When I was younger, I was always hoping to make an extra dollar here and there, so I got resourceful. I made simple crafts like bookmarks and other small items, and set up sheets and an old table in my parents' living room, hoping to create a craft fair atmosphere. I could always count on Mom or Dad exclaiming over my efforts and coughing up some cash to buy homemade creations.
This is a great idea for kids, but on a larger scale; if your children like to make crafts and are fairly adept at it, consider having a public craft sale. It doesn't have to be anything fancy; it can be in your garage or out on your sidewalk. Make sure it's legal to set up your table at the spot of your choosing, and go for it.
Say you are considering bookmarks; for a truly great bookmark, you'll need more than just construction paper and markers. Buy glitter, different kinds of glue (see if you can find glitter glue for a fun compromise), markers, pens, rivets, and all kinds of things. Cut out different sizes of bookmarks; some people will prefer big ones, others will choose little ones. At the library I used to visit as a child, they made bookmarks with cut-out pictures pasted on the top. You can cut generic scenes like trees, mountains, and lakes from magazines and old books to use for your own bookmarks.
One of my favorite craft items to make were Chinese lanterns; you simple fold a regular piece of paper in half and cut slits along the folded end (make sure you don't cut them so wide or close together that it slices the two halves apart). When you unfold the paper again, you will have a nice symmetrical design. Tape the edges of the papers together at the bottom and top and you should get a creation that actually resembles an Asian lantern. I used to enjoy decorating mine with glitter and colored markers; using construction paper in bright colors is always a good idea, and there is even marbled construction paper available now.
The difficulty of the crafts you choose to make should depend on the ages and abilities of your children and any other kids they may happen to be working with. You may want to have two different tables; one for children ages five to eleven, and one for children from the age of twelve to whatever age you want the cut-off point to be.
Younger children will probably like working with glue and paper more, whereas older kids might be able to create woodworking items or other more difficult crafts. Each separate table gets to keep the proceeds. Another option is to give the proceeds to a local charity you would like to patronize, such as the Salvation Army or Red Cross, etc. I know that, as a child, I was always very glad to be able to give even a small amount to my favorite charities.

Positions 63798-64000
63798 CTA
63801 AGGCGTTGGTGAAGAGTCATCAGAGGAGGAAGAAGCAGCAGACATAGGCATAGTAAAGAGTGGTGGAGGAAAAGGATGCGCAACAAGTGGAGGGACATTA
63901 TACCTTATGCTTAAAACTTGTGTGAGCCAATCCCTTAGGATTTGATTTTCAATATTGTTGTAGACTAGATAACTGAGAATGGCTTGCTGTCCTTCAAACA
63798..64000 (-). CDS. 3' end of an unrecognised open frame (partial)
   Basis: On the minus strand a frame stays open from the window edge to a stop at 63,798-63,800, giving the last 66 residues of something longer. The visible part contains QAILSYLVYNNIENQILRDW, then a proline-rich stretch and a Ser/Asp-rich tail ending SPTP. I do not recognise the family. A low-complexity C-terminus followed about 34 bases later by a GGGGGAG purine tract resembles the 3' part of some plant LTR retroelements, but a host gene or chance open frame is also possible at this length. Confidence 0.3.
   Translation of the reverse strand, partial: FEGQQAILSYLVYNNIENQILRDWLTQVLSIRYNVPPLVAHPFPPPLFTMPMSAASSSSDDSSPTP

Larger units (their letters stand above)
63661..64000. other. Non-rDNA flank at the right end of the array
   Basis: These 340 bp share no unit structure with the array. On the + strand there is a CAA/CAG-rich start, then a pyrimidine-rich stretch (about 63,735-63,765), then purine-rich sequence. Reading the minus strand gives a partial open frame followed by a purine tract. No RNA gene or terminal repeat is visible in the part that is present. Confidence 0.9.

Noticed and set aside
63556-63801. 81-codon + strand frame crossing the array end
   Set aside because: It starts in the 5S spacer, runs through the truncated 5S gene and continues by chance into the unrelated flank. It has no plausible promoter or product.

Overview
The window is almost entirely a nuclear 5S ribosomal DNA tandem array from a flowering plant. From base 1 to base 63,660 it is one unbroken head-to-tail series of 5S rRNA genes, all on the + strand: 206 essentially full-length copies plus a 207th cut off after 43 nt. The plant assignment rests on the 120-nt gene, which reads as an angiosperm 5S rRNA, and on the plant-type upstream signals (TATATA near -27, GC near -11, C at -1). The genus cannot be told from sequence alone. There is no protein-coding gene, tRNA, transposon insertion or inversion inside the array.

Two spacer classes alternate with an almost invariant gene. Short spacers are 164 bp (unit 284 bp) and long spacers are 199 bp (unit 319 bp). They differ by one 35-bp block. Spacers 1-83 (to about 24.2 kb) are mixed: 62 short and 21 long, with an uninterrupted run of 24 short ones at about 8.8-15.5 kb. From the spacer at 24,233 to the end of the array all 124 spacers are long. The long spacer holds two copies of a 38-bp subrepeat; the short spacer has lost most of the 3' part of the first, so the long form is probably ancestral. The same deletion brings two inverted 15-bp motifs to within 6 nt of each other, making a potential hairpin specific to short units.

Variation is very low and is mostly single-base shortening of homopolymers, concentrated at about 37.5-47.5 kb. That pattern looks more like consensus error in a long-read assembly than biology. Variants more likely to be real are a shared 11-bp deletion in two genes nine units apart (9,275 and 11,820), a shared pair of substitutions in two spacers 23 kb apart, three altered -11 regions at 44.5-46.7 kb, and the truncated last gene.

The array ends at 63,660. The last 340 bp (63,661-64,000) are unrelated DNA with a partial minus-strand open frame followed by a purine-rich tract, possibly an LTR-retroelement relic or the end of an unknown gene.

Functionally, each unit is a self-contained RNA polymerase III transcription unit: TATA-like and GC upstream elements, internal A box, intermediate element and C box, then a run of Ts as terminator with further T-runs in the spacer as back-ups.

Before actually beginning the craft show, you can have a contest to see which items will be making it to the tables. Award winners with an extra cash prize or something equally exciting like a self-created coupon to their favorite fast-food restaurant. The winners' crafts will get special precedence in the sale and perhaps their artwork can even be framed. Make sure that even those whose crafts didn't win will go away with something. This is a fun venture and there should be no pressure. If you think your children would only rebel against this form of picking and choosing, it's probably not the best choice for your family.
You will have to decide what kind of stand you want to have. Old cardboard boxes are cheap and easy to find, but they make not be the kind of look you're going for. See if you can find wooden boxes that can be painted and "dolled up" with homemade signs or banners. Folding tables would also do nicely, like card tables or anything else you may happen to have around the house. If you don't have any tables like this, ask neighbors if they can lend you one.
Table legs can be draped with streamers, and banners can be taped onto table rims. Decorate in any way you see fit, and let kids go wild with the decor; within reason, of course. Make sure you can clean up quickly if there's a mess - I'm envisioning a box full of something like pieces of confetti scattering all over the lawn. Remember to take lots of pictures; these will be some great moments to cherish in the future.
By Lacie R. Schaeffer